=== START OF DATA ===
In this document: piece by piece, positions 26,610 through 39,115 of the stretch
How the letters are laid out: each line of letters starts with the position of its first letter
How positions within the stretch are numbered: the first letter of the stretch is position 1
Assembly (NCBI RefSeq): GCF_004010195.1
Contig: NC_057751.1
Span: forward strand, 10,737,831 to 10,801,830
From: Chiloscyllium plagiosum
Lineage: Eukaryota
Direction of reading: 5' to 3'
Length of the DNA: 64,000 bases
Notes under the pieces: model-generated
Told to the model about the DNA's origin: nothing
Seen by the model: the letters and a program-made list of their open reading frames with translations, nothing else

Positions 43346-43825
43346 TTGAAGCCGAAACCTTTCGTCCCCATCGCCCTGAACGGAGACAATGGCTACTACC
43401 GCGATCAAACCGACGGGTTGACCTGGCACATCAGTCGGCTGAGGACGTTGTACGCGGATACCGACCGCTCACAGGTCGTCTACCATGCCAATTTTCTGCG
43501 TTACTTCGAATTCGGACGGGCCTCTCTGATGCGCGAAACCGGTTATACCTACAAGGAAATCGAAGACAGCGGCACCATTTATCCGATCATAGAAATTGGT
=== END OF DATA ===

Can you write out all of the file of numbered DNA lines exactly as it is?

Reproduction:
In this document: piece by piece, positions 26,610 through 39,115 of the stretch
How the letters are laid out: each line of letters starts with the position of its first letter
How positions within the stretch are numbered: the first letter of the stretch is position 1
Assembly (NCBI RefSeq): GCF_004010195.1
Contig: NC_057751.1
Span: forward strand, 10,737,831 to 10,801,830
From: Chiloscyllium plagiosum
Lineage: Eukaryota
Direction of reading: 5' to 3'
Length of the DNA: 64,000 bases
Notes under the pieces: model-generated
Told to the model about the DNA's origin: nothing
Seen by the model: the letters and a program-made list of their open reading frames with translations, nothing else

Positions 43346-43825
43346 TTGAAGCCGAAACCTTTCGTCCCCATCGCCCTGAACGGAGACAATGGCTACTACC
43401 GCGATCAAACCGACGGGTTGACCTGGCACATCAGTCGGCTGAGGACGTTGTACGCGGATACCGACCGCTCACAGGTCGTCTACCATGCCAATTTTCTGCG
43501 TTACTTCGAATTCGGACGGGCCTCTCTGATGCGCGAAACCGGTTATACCTACAAGGAAATCGAAGACAGCGGCACCATTTATCCGATCATAGAAATTGGT